[0060]FIG. 9 shows an illustrative Daily Trade Tickets chart for all of the representatives of a firm. The Daily Trade Tickets chart shows all trade tickets that were issued between Oct. 1, 2000 and Oct. 31, 2000. The illustrative Daily Trade Tickets chart shows the trade date, the settle date, whether the trade was a buy or sell, the account number corresponding to each trade, the particular product or investment traded, the number of shares traded, whether the trade was solicited or unsolicited by the representative, the type of trade, the desired price, the report price, and the representatives for each trade.

[0061] The Trade Buy Blotter and the Daily Trade Tickets chart of FIGS. 8-9, respectively, are used to illustrative some of the ways that a system can record the activities of the representatives of a financial services firm. A further discussion this system can be found in co-pending U.S. patent application Ser. No. ______, filed ______, entitled “Methods And Systems For Assisting Financial Services Firms And Their Representatives”, which is incorporated herein by reference.

[0062]FIG. 10 is a screen shot of an illustrative window that may assist a supervisor in monitoring the activities of a number of representatives of a firm. The illustrative window is generally shown at 300, and includes a report specification region 302, a red flags region 304, a representative details region 306, an announcements region 308, an activity log region 310, an Investigo portal region 312 which enables efficient access to the customer database by a supervisor, and a firm publications region 314.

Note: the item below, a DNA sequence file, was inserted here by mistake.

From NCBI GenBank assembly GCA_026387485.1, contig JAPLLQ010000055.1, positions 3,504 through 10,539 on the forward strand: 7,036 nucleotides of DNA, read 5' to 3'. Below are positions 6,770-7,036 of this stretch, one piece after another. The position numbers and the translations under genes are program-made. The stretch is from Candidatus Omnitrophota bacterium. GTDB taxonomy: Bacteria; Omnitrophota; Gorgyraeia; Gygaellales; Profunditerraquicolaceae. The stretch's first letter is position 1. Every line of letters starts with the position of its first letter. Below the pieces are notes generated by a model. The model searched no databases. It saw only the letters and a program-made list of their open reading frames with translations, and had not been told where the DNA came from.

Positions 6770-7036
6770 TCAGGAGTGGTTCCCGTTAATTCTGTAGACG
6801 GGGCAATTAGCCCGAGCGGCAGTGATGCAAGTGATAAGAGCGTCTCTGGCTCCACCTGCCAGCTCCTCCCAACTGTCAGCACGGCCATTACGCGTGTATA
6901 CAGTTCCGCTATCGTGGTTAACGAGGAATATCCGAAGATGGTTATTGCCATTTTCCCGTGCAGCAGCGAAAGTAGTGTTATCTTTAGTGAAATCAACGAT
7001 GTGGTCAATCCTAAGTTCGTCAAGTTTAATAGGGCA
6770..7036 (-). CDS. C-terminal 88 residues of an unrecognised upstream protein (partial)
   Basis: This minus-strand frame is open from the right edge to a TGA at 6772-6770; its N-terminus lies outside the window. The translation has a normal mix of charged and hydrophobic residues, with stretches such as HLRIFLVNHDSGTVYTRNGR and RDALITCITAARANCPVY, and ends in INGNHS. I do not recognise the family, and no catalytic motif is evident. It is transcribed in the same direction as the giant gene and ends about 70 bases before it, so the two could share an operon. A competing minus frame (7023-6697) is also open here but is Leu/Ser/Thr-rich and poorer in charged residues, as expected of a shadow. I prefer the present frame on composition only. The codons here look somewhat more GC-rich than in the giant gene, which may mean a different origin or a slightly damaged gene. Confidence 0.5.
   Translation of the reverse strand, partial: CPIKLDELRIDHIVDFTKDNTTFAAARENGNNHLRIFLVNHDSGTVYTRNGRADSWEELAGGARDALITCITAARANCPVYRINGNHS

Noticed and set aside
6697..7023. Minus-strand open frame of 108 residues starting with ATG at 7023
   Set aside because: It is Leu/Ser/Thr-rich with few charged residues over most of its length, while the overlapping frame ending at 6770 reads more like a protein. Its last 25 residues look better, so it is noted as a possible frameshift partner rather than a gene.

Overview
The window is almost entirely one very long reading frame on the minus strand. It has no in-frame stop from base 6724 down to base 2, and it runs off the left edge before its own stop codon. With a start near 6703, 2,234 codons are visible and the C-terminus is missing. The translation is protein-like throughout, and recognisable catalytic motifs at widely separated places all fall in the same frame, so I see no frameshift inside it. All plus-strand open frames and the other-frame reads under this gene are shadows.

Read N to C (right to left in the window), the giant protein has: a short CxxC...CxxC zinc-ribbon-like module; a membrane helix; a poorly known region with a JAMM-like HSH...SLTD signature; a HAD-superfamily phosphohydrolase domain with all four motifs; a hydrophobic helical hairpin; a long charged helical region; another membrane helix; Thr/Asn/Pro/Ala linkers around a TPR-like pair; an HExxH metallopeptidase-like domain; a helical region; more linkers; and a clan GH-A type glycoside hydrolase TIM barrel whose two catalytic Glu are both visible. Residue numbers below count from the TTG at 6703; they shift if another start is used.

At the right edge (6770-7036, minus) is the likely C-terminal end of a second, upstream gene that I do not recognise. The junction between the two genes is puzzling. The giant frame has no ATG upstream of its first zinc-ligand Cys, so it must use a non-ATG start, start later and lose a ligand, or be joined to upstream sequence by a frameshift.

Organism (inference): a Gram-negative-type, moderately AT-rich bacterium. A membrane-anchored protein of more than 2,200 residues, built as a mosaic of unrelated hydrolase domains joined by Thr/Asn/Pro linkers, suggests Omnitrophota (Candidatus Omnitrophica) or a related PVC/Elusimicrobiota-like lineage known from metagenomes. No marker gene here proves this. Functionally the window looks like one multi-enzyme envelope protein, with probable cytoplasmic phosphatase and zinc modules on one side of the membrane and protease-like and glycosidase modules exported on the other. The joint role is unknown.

[0063] The report specification region 302 identifies the reports that are currently available to the supervisor or firm. Some of these reports may be defined by personnel of the firm, provided to the firm by outside vendors, or a combination thereof. In the illustrative window shown in FIG. 10, the report specification region 302 shows eleven reports including an “Equity or Option Trades for Client DOB” report, a “Margin Balance vs. Equity” report, an “Employee Activity” report, a “1035 Exchange” Report, a “High Volume Discretionary Activity” report, a “Mutual Fund Buy/Sells” report, a “Large Transaction Size” report, an “Asset Velocity” report, a “Blue Sky Issues” report, an “IPO Flipping” report, and a “Short Term Trading Activity” report. It should be recognized that these reports are only illustrative.